The Absolutely True Diary of a Part-Time Indian
by Sherman Alexie
The Absolutely True Diary of a Part-Time Indian Literature and Writing Quotes
How we cite our quotes: Citations for the text follow this format: (Chapter.Paragraph); for art and illustrations: (Chapter.Illustration)
"Oh, she loved to write short stories. Little romantic stories. She wouldn't let anybody read them. But she'd always be scribbling in her notebook."
"Wow," I said.
That was all I could say.
I mean, my sister had become a humanoid underground dweller. There wasn't much romance in that. Or maybe there was. Maybe my sister read romances all day. Maybe she was trapped in those romances. (5.92-5.95)
Arnold's sister Mary loves the genre of romance so much that she even writes her own stories. Mary, though, doesn't show her writing to anyone. She hides her reading, her writing, and most important of all – herself. (Down in her parents' basement, that is.) How is Mary's relationship to reading and writing different from Arnold's? Is Mary really "trapped" in those romances? What is she trying to escape?
And my sister had married one of those crazy Indians.
She didn't even tell our parents or grandmother or me before she left. She called Mom from St. Ignatius, Montana, on the Flathead Indian Reservation, and said, "Hey, Mom, I'm a married woman now. I want to have ten babies and live here forever and ever."
How weird is that? It's almost romantic.
And then I realized my sister was trying to LIVE a romance novel.
Man, that takes courage and imagination. Well, it also took some degree of mental illness, too, but I was suddenly happy for her.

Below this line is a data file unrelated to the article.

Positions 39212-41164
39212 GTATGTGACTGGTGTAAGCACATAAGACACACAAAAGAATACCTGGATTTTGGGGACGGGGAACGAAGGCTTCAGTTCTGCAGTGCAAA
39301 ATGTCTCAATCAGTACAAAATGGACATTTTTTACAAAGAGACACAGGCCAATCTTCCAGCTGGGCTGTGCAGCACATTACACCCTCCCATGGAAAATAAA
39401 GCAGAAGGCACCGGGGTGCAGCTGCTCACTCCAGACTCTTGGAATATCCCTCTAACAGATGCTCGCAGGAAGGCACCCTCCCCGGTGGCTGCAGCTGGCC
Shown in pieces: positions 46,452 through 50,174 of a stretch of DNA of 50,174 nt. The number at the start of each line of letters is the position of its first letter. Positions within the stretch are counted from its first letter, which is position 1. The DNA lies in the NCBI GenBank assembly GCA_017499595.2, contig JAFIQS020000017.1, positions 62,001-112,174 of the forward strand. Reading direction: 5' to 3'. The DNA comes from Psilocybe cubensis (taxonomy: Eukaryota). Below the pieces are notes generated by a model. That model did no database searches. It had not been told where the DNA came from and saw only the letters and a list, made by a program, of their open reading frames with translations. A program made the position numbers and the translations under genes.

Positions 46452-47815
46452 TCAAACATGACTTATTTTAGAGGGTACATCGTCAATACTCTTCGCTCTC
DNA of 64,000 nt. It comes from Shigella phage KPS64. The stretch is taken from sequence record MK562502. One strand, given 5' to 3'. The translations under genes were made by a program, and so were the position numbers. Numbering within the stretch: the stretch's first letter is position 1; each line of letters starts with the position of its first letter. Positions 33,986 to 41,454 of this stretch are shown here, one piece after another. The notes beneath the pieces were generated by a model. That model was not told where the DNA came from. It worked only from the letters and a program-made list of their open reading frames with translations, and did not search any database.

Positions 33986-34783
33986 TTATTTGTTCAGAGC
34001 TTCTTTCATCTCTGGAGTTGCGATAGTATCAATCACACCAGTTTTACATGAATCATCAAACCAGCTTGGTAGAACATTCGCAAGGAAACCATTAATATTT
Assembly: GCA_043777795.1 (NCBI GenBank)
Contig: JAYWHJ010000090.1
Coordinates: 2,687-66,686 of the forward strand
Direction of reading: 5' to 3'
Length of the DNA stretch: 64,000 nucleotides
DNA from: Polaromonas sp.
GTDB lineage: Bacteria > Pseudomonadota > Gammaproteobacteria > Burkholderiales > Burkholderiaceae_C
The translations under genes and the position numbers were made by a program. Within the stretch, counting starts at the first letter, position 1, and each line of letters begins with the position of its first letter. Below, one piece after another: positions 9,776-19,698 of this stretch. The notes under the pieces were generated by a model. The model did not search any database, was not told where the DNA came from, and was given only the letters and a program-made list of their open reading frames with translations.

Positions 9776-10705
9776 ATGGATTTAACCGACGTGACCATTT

And a little scared. (12.104-12.109)
Change has come for Mary: she's no longer living in her parents' basement; instead, she has gone out and found herself a husband and moved to Montana. (Whoa!) Also, she's no longer reading or writing romance novels. Instead, as Arnold points out, she's attempting to live one. Arnold is happy for her, but also a little scared. Why? How do you feel about Mary's decisions?
"There are three thousand four hundred and twelve books here," Gordy said. "I know that because I counted them."
"Okay, now you're officially a freak," I said.
"Yes, it's a small library. It's a tiny one. But if you read one of these books a day, it would still take you almost ten years to finish."
"What's your point?"
"The world, even the smallest parts of it, is filled with things you don't know."
Wow. That was a huge idea.
Any town, even one as small as Reardan, was a place of mystery. And that meant Wellpinit, that smaller, Indian town, was also a place of mystery. (12.199-12.205)
Oh, the joy of knowledge! Gordy helps Arnold embrace this concept by taking him to the library and showing him just how much there is in this world that Arnold doesn't know. Crazy, right? We see how through books, the world –"even the smallest part of it" – becomes huge and filled with mystery. For Gordy and Arnold, books are not a means to escape the world; instead, books make the world bigger and more exciting.